Invested in two to three hobbies at a time, Lynden Voth is not afraid to try something new. His flexible mindset – applied equally in his personal life and research – led Voth to discover his passion for molecular pathogenesis and therapeutics.
“I was kind of in a completely different headspace when I first came here, and then as I started to do some research and understand what the labs were working on, I ultimately found an interest that I was not aware of before,” Voth said.
Voth is a second-year graduate student in the Donald Burke lab at the Bond Life Sciences Center. Most of his work focuses on how cells make different proteins, a pivot from his undergraduate work in virology.
“I came in wanting to do viruses, and I ultimately chose [a lab] that was just completely out of left field that I had some interest in but was definitely not my top choice,” Voth said. “Then I got in and really found an interest and enjoyment of the kinds of questions and the kinds of things they were wanting to ask.”
As an undergraduate he studied coronaviruses in the Anthony Fehr lab at the University of Kansas. Transitioning into undergraduate research at the start of the pandemic, Voth experienced cutting-edge research from the start.
“We were in a period of understanding certain factors in coronaviruses that might be important for the immune system,” Voth said.
Growing up in the small town of Newton, Kansas, Voth’s interest in science began from a young age. The transition to college opened the world of research as he navigated opportunities at KU.
“Ever since I was a little kid, I really wanted to do something involved in medicine or science, but I think my interest in research science has really increased in the college years,” Voth said.
Voth waited until junior year to look for undergraduate research opportunities when he realized the importance research experience before applying for graduate school. Fortunate to get into Fehr’s lab during the pandemic, Voth gained two years of research experience before graduating KU.
“It was definitely one of those things that came late in the game, and I’m glad that I was able to figure it out before it was too late,” Voth said.
When it came time to decide on a direction for his graduate studies, Voth leaned on support from Fehr while remaining open-minded about his field of study. Fehr encouraged Voth to seek out opportunities at MU and find a field of study he enjoyed.
“I really like to work on viruses, but I also just wanted to expand to see what was out there and test things out,” Voth said.
Once he came to MU and tried out new fields of research, he found interest in the Burke lab. Currently undecided on his thesis question, Voth works on several projects in the lab, but his research all focuses on diversity-generating retroelement systems – cellular processes that allow for diversity in protein production.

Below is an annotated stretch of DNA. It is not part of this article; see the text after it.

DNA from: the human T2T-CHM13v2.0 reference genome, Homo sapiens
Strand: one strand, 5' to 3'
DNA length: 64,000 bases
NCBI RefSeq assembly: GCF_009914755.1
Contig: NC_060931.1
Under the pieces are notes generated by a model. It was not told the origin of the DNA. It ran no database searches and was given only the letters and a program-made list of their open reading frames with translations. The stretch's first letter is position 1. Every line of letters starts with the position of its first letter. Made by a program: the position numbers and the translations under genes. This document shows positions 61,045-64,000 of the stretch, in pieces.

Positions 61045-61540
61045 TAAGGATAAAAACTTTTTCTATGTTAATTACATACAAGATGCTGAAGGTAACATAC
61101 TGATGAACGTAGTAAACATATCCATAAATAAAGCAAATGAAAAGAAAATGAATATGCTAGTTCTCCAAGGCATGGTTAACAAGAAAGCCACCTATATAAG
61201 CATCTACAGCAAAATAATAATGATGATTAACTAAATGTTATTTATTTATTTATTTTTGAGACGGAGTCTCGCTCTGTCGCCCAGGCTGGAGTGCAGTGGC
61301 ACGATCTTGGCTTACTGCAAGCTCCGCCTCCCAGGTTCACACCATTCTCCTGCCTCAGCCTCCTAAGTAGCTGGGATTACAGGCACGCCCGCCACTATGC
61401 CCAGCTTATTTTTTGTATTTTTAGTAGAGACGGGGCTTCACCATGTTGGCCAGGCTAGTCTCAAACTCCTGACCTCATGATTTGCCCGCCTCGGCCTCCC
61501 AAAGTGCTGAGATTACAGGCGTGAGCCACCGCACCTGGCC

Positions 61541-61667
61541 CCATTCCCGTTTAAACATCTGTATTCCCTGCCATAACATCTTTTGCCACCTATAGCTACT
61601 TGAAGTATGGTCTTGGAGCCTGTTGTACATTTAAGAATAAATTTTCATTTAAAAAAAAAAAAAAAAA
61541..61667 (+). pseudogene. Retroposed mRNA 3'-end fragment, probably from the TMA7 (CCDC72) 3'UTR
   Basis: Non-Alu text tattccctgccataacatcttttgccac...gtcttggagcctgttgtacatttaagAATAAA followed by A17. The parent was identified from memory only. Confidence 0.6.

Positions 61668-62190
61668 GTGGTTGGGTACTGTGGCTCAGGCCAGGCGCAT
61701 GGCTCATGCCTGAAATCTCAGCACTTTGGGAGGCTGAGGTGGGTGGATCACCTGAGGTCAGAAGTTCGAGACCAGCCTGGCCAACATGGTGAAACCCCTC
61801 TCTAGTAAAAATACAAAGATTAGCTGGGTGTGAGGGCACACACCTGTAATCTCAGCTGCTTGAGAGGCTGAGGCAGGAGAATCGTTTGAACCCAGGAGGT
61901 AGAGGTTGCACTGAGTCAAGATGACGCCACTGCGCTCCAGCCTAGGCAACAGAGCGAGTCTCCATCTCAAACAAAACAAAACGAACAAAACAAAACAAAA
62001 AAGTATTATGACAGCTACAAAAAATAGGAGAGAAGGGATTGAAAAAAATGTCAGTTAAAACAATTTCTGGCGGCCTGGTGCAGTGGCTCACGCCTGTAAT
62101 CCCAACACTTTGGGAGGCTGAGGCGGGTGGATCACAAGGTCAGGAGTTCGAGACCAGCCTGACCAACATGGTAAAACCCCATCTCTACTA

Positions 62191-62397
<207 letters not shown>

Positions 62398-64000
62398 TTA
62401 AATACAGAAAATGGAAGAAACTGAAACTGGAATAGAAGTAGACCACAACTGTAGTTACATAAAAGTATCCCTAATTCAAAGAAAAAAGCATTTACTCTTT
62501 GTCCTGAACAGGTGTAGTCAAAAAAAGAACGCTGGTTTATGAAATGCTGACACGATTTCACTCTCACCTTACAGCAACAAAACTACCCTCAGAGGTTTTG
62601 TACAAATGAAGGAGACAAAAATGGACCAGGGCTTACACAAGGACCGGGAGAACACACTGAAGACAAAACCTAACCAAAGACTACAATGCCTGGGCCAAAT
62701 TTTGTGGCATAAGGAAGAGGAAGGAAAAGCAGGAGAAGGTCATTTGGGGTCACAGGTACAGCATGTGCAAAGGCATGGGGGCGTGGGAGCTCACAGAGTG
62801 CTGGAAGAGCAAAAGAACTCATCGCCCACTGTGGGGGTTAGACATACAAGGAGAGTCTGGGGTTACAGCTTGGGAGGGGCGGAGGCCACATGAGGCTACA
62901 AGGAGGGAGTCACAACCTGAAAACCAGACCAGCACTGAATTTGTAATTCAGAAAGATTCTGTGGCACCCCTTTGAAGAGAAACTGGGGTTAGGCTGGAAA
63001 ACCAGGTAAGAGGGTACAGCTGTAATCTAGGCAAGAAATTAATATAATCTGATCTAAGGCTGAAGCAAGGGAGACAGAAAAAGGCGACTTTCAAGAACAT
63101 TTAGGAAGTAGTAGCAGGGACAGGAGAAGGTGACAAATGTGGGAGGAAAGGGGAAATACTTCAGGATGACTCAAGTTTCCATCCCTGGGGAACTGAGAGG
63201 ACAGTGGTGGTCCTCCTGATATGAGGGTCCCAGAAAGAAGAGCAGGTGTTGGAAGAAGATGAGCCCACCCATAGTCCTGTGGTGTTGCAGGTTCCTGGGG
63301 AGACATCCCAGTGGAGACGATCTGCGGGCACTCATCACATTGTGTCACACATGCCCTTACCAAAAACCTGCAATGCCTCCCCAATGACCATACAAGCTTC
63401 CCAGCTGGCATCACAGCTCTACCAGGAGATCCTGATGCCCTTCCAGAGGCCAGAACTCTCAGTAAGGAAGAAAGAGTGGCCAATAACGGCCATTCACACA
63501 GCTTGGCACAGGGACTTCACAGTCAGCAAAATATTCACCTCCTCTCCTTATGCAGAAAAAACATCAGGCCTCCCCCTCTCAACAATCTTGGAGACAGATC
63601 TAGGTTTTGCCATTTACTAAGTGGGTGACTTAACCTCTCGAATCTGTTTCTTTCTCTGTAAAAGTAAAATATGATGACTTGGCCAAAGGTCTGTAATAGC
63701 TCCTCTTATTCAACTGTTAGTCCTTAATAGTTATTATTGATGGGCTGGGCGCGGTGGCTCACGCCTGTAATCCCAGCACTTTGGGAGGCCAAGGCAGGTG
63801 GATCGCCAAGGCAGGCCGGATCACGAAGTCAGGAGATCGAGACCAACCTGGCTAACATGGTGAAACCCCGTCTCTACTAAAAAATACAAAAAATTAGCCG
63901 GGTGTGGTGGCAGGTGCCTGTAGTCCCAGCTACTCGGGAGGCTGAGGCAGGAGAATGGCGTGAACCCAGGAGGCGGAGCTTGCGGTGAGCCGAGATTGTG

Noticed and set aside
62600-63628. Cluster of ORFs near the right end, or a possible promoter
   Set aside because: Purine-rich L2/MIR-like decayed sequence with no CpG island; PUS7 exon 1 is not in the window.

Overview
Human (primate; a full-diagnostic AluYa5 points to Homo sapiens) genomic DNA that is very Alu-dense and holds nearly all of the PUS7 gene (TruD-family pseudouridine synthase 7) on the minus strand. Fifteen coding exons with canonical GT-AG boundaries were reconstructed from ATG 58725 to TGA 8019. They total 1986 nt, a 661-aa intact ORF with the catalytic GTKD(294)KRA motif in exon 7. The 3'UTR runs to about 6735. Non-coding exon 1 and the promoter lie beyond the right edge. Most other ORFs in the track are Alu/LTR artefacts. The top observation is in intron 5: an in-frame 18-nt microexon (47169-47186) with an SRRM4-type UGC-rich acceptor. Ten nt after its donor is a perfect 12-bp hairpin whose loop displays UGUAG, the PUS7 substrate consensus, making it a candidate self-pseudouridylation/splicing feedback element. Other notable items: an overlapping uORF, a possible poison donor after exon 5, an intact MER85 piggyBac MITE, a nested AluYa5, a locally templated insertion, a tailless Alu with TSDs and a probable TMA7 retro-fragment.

This process usually happens when viruses or bacteria are trying to create a protein that will allow it to infect a cell. With these systems, the virus or bacteria can create many different proteins to find which is most effective.
“For me personally it’s super cool to see how there’s this constant competition, and the mechanisms of that,” Voth said. “And it’s one of those things that is starting to be studied but there’s a lot of questions that are still available.”
Voth finds his schedule as a graduate student manageable, balancing his time between classes, experiments, reading and research.
“I personally really like that somewhat freedom where you can have a day where you just sit down and read a bunch of papers and then come in on the weekend and do an experiment for six to eight hours,” Voth said.
Voth also finds time for outside interests, and his main hobby involves learning the specifics of growing different plant species. He spends time outside the lab growing carnivorous plants and learning the specifics of airflow, temperature and amount of light required for their growth.
His other hobbies include playing instruments and learning new languages, and he often must fight the inclination to learn many subjects at once.
“I’m trying to focus on one [instrument] right now. There was a time I was trying to learn guitar and bass and what ever else, but [I’m] trying to just get more specifically good at one thing versus another,” Voth said.
His intention for learning new languages is personal with extended family living in Germany.
“I want to get a good solid base in German and then maybe look into other languages. Russian is also super interesting,” Voth said.
Voth educates himself when it comes to his hobbies, and in the lab he now teaches younger students the basics of research, but he attributes much of his success in the Burke lab to the people he learned from when he first started. His mentor from his initial rotation with the Burke lab, Jordyn Lucas, helped familiarize him with many new techniques.
“Her mentorship was super great for understanding how to not only learn things about the Burke lab, but also how to learn about … things in the future. If I go to a different lab, I can use some of the things she taught me to be able to understand techniques wherever I go,” Voth said.
Finding his passion through the rotation phase of his graduate studies, Voth encourages other students to seek out the best learning environments for them.
“I’m just really thankful for Mizzou and specifically for the Burke lab. I think it’s a great environment, and I would encourage anyone to rotate and find the environment that works for them,” Voth said.